Friday, February 25, 2022

Review Overreach, Delusions of Regime Change In Iraq

MacDonald, Michael, Overreach, Delusions of Regime Change In Iraq, Cambridge, London: Harvard University Press, 2014


Overreach, Delusions of Regime Change In Iraq by Michael MacDonald might be the best explanation for why the United States invaded Iraq in 2003. It doesn’t focus upon the details of the Bush administration such as when the president said this or that but rather goes through the ideological and philosophical beliefs that led to America’s overthrow of Saddam Hussein. MacDonald argues that not only the White House but a large number of Republicans and Democrats in Congress and foreign policy experts agreed that overthrowing the regime would be easy. That was because the elite believed in American exceptionalism meaning that the U.S. was good for the world and that its values were universal and therefore Iraqis would want the same thing as Washington, a liberal democracy and a capitalist economy if only they were freed from Saddam. MacDonald not only goes through international relations theory but philosophy as well to explain these underlying assumptions behind the Iraq War.


WMD and the false claim that Iraq was aligned with Al Qaeda were the immediate arguments for the invasion but the bigger picture was that the United States was going to create a democracy in Iraq which would go onto influence the entire Middle East. This was not only expressed by President Bush but by neoconservatives, conservatives and liberal hawks as well who all backed the war. The idea was that as soon as Iraqis were unburdened with the totalitarian rule of Saddam they would move towards a democratic state and capitalism because this was what everyone in the world wanted. This was the reason why the White House thought that the war would be quick, easy and cheap. All that was needed was a short invasion and the Iraqis would take care of almost everything else upon their own accord. The Americans could pick some allies to install in power, elections would be held which pro-U.S. groups would win, and then a new liberal constitution would be created leading to a new and safe order in Iraq. There was no discussion in the U.S. about Iraqi identity, the role of religion, how sanctions had devastated the economy and middle class and there was no civil society. In fact, knowledge of Iraq and its history was considered completely unnecessary because Iraqis believed in the same values as America. As MacDonald writes this led to a miscalculation of costs and benefits and was the reason why Washington didn’t understand why things didn’t work out. Some of this discussion can get esoteric such as when the author goes through John Locke and Thomas Hobbes and there is plenty of international relations theory as well going over the two main schools the realists and idealists. In the end however MacDonald gives the best explanation for why the vast majority of Washington backed the invasion. They all believed that what America did was right and the Iraqis would naturally be thankful because they all believed in a liberal international order and society.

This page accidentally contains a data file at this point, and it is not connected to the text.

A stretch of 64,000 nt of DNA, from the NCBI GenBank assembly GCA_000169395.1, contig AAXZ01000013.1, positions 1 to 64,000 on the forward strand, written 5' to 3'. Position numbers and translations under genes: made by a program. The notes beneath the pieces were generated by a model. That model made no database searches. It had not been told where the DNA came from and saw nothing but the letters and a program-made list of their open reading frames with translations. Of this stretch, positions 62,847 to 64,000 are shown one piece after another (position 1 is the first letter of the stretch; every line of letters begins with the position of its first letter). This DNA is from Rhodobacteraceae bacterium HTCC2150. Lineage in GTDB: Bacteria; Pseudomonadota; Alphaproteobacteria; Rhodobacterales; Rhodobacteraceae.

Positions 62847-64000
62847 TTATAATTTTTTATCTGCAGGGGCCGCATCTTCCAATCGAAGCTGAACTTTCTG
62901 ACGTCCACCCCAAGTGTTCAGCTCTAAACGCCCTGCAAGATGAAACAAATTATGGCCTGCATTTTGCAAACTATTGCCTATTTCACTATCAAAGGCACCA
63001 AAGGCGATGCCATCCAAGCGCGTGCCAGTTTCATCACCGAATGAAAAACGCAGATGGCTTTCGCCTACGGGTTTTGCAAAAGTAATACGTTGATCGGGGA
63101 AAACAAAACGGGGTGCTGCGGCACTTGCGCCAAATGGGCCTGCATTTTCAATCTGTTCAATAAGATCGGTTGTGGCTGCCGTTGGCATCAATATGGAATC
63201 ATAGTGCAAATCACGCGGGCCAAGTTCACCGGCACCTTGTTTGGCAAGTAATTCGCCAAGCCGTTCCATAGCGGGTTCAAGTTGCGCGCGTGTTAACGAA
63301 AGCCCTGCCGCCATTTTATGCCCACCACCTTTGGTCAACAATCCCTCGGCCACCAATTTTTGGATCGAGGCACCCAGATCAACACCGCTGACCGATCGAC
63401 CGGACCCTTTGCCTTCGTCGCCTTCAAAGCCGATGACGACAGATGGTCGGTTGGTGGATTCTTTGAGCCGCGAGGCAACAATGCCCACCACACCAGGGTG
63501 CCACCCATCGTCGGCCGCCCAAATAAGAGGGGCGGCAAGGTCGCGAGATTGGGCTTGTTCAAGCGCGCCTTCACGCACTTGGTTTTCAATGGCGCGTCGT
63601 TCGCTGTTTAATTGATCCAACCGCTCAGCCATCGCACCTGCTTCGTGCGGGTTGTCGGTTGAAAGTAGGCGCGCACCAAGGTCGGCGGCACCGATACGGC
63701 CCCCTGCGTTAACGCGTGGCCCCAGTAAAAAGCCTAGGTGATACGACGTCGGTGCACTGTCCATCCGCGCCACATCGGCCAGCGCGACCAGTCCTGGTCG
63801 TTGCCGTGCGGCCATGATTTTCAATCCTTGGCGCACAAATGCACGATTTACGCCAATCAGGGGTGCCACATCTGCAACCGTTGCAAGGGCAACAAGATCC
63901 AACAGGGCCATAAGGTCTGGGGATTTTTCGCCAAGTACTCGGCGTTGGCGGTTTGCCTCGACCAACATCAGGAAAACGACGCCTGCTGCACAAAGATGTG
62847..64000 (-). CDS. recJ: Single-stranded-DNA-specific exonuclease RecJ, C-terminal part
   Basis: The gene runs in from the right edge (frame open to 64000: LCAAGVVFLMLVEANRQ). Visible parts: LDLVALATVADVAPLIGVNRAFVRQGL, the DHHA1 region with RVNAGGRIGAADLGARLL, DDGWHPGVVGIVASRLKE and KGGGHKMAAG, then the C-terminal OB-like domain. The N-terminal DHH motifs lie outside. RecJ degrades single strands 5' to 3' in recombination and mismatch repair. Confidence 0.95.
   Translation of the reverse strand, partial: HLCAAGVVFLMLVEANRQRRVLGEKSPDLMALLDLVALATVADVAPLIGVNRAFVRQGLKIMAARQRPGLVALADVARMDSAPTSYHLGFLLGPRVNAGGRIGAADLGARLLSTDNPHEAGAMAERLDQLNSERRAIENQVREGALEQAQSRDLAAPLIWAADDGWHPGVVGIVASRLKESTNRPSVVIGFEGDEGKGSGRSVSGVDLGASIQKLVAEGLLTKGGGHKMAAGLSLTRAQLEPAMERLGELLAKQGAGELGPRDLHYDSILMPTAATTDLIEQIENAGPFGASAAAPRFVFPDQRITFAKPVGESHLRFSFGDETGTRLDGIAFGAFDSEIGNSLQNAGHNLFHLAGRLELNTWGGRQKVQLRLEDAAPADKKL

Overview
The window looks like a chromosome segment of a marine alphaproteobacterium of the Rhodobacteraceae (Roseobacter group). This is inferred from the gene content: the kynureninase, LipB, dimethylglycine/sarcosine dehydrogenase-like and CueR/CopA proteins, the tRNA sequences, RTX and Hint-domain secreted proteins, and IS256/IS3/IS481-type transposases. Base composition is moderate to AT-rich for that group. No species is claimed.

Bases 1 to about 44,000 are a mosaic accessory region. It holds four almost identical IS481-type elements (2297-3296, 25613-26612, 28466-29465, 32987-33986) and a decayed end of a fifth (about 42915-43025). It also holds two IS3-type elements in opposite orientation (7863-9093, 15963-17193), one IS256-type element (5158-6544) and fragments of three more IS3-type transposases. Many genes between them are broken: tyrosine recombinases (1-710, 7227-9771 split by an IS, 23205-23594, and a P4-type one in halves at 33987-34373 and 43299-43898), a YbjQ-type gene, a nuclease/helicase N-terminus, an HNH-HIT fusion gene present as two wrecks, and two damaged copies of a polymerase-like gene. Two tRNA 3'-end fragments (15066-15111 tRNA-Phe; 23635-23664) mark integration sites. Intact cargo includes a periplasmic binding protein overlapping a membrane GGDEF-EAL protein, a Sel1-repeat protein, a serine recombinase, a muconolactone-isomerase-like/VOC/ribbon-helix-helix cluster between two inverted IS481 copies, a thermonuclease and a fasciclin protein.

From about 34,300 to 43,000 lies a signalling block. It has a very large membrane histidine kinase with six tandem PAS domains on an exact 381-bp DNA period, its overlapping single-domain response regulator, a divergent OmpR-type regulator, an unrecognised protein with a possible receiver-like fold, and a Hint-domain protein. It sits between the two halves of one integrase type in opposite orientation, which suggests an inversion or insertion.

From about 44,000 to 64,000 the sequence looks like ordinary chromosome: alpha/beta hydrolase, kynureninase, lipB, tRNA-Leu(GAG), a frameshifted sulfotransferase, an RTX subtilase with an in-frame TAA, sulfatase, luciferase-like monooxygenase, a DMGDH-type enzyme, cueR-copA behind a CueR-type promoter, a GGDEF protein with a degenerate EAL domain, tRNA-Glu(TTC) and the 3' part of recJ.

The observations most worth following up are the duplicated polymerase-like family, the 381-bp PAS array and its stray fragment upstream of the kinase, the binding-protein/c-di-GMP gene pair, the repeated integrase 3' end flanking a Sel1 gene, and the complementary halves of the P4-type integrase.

Another good aspect of Overreach is that MacDonald explains how the U.S. establishment dealt with its failure in Iraq. All kinds of arguments were made for why the war went wrong from the White House not listening to the right people to not having enough troops to Donald Rumsfeld being a bad Secretary of Defense to Coalition Provisional Authority head Paul Bremer making horrible decisions to ultimately blaming President Bush for not managing the conflict correctly. The question of whether regime change was justified in the first place was never brought up because that would mean that future military interventions by the U.S. could be challenged as well. Instead, all the discussions centered around whether the right choices were made on how the war was conducted. Similarly, when the Surge was started in 2007 and seemed like a success the elite jumped on this as proof of their argument that if America had just managed things better at the start Iraq would have all worked out fine. This was also based upon the universalism of American ideals that with a successful approach Iraq would have been a democracy and the U.S. would have won. This analysis gives a whole new light on these events. By connecting the specifics with the ideas behind them the reader really gets a new perspective on why people did things.


Michael MacDonald’s book is highly recommend for those that want to understand why the U.S. invaded Iraq. It can get lost in the weeds sometimes discussing theory and philosophy but it is worth the effort. No other book gets to the heart of the matter for why America believed in the Iraq War and how it responded when it went wrong. It provides an excellent analysis of U.S. ideals that led to the decision instead of getting caught up in all the details of who did what when.


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